LA LLORONA (Guatemala-France, dir. Jayro Bustamante)
Guatemalan director Jayro Bustamante’s taut genre-bending thriller, La Llorona, sees elderly general Enrique Monteverde tried for a genocide he oversaw three decades earlier, who finds himself haunted by a spectre of his past; La Llorona, the spirit of a woman who has returned to seek justice for the dead. Guatemala’s lengthy Civil War and the mass murder of Mayan civilians provide a powerful historical framework for Bustamante’s third feature. This is a film about secrets and lies, rendered through a breathtaking visual language that melds horror, fantasy and courtroom drama to disarming effect.

LINGUA FRANCA (USA, dir-scr. Isabel Sandoval)
In Lingua Franca, Olivia is a Filipino transwoman and undocumented immigrant in Brooklyn, surreptitiously working as a caregiver for Olga, an elderly Russian woman in the early stages of dementia. She spends her time documenting a staged relationship with the man who has agreed to marry her so she can obtain legal status in the US. One day Olivia meets Olga’s grandson Alex, a despondent slaughterhouse worker battling his own inner demons and the pair develop a strong connection. A beautifully performed character study and an incisive critique on race and immigration in modern America, writer/director Isabel Sandoval (who also takes on the role of Olivia) has crafted a deeply moving work of great intimacy and insight.

MOFFIE (South Africa-United Kingdom, dir. Oliver Hermanus)
Oliver Hermanus follows The Endless River (LFF 2015) with Moffi, a haunting examination of the violent persecution of gay men under Apartheid.  Nicholas (Kai Luke Brummer) has long known he is different, that there is something in him that must stay hidden, denied even. But in South Africa in 1981, all white young men over 16 must serve two years of compulsory military service to defend the Apartheid regime and its culture of toxic racist machismo. When fear pushes Nicholas to accept unspeakable horrors in the hopes of staying invisible, a tender relationship with another recruit becomes as dangerous for them both as any enemy fire.

MONOS (Colombia-Argentina-Netherlands-Germany-Sweden-Uruguay-USA, dir. Alejandro Landes)
Alejandro Landes delivers one of the most talked-about films of the year in Monos: a hallucinogenic, intoxicating thriller about child soldiers that has inspired feverish buzz and earned comparisons to Apocalypse Now and Lord of the Flies. High in the mountains of South America, above the billowing clouds but with gunshots heard in the distance, a motley group of child and teenage soldiers train and wait for instruction while in the presence of their American hostage, the Doctora. Despite wearing its influences on its sleeve, the film is a wildly original vision from Landes and screenwriter Alexis dos Santos; the camera prowling over mud and organic decay, cutting swathes through the jungle, all to the strains of Mica Levi’s visceral score.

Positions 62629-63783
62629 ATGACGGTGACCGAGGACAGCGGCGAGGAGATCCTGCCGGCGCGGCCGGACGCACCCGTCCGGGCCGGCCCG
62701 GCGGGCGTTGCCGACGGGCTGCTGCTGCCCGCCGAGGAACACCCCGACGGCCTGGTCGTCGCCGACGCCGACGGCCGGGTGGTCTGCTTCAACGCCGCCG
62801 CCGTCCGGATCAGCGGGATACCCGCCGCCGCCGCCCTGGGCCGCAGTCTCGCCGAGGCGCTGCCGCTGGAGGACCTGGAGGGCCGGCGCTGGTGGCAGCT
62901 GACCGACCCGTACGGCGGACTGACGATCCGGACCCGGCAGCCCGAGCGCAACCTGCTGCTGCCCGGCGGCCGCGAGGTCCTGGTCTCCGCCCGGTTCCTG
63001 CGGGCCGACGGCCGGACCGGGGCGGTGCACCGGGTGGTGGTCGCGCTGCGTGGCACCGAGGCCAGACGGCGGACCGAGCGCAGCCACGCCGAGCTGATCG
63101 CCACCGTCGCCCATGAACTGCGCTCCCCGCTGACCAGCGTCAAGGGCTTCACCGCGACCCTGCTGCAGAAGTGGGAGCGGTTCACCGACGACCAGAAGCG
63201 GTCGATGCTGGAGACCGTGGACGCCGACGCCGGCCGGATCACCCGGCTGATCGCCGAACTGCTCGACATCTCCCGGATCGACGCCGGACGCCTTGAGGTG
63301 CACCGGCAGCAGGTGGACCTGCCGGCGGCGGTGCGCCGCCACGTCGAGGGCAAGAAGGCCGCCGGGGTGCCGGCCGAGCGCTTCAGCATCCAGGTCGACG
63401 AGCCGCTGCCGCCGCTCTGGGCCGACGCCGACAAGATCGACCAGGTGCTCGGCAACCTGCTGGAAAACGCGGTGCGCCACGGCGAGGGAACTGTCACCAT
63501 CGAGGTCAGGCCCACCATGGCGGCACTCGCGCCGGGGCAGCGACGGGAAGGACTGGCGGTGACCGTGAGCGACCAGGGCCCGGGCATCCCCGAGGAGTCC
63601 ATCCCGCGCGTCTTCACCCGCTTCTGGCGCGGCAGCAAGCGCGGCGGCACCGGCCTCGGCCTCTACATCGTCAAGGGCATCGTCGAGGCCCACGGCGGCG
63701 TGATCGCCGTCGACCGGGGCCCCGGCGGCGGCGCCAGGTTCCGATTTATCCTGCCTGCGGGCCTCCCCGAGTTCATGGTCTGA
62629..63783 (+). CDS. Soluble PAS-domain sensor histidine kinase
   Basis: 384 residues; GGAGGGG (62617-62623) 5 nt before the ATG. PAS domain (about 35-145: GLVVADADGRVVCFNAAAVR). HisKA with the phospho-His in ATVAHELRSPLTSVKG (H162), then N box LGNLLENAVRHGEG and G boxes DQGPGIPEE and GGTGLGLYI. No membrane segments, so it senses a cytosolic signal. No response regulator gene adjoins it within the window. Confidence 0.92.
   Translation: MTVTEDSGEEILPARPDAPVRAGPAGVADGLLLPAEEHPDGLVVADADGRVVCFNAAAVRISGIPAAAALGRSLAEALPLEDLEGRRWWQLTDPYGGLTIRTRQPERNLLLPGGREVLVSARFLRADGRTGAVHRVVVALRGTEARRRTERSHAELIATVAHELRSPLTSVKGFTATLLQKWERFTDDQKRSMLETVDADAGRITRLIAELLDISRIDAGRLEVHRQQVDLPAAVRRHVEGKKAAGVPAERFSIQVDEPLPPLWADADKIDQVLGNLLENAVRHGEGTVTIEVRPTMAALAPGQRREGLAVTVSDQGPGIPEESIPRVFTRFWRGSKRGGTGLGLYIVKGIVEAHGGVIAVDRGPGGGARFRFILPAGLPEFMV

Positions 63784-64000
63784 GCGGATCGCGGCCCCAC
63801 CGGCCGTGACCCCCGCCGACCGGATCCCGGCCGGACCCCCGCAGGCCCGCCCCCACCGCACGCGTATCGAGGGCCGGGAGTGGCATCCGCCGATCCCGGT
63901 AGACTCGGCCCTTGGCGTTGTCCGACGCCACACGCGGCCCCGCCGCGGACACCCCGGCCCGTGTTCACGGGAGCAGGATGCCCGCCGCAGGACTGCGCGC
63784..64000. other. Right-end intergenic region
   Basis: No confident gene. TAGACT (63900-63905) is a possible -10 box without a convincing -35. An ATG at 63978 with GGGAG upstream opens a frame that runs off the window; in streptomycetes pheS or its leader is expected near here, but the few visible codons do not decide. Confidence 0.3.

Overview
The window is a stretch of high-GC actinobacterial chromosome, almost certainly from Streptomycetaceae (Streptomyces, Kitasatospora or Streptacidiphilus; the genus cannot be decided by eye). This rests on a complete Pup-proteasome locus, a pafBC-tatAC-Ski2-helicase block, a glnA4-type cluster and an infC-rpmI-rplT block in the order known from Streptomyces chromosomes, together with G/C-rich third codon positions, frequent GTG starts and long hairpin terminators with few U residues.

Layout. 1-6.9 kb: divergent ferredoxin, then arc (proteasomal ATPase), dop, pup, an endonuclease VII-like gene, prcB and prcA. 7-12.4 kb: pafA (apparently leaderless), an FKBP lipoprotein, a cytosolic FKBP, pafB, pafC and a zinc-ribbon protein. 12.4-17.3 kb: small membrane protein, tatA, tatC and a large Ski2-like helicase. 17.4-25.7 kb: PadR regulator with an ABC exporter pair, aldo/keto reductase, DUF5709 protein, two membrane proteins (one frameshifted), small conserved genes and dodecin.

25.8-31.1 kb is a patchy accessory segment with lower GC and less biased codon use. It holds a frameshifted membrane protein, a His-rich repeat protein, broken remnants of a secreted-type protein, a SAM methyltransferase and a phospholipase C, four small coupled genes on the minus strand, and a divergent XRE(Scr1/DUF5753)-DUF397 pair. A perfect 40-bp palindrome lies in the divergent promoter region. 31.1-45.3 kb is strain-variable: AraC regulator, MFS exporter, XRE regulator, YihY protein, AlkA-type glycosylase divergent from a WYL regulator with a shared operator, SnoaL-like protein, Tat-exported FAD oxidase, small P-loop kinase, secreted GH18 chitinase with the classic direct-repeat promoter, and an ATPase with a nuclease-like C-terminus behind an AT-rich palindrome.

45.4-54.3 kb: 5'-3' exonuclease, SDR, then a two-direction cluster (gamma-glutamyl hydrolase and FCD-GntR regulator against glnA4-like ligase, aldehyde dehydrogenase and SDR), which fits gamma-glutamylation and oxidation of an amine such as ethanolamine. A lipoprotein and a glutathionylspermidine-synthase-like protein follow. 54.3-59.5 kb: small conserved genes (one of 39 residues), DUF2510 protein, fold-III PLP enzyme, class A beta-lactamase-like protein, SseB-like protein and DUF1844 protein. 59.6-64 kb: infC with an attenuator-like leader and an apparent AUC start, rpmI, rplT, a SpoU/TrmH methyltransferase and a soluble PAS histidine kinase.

THE OTHER LAMB (Ireland-Belgium-USA, dir. Małgorzata Szumowska)
Małgorzata Szumowska’s (Berlin Jury Prize-winner Mug and LFF 2015’s Body) English-language debut The Other Lamb is a beguiling, genre-tinged examination of life in an otherworldly cult. Selah was born into The Flock, a community of women and girls ruled over by Shepherd, the only male, and a seemingly benevolent but undisputed leader of the strictly regimented and isolated woodland settlement. Selah appears the most perfect of the faithful flock, until unsettling revelations see her devotion shaken. Szumowska offers an eerie ethereal vision that compellingly recalls a range of references, from David Koresh’s Waco, Texas cult to Margaret Atwood’s dystopian science fiction.

THE PERFECT CANDIDATE (Germany-Saudi Arabia, dir. Haifaa Al Mansour)
Celebrated Saudi director Haifaa Al Mansour’s The Perfect Candidate is an inspiring drama about Maryam, a highly competent young doctor whose road is paved with compromises and complications – quite literally in the case of a flooded path leading to her clinic, the dangers of which are not taken seriously by local officials. When her attempt to drive to a medical conference is stymied by not having the right papers, she finds her only solution is to sign up to be an electoral candidate, allowing her easy access through road blocks. However, when the responsibility of local politics dawns on her, she ropes in her sisters to challenge Saudi Arabia’s strict social codes and what is expected of a young woman in the country.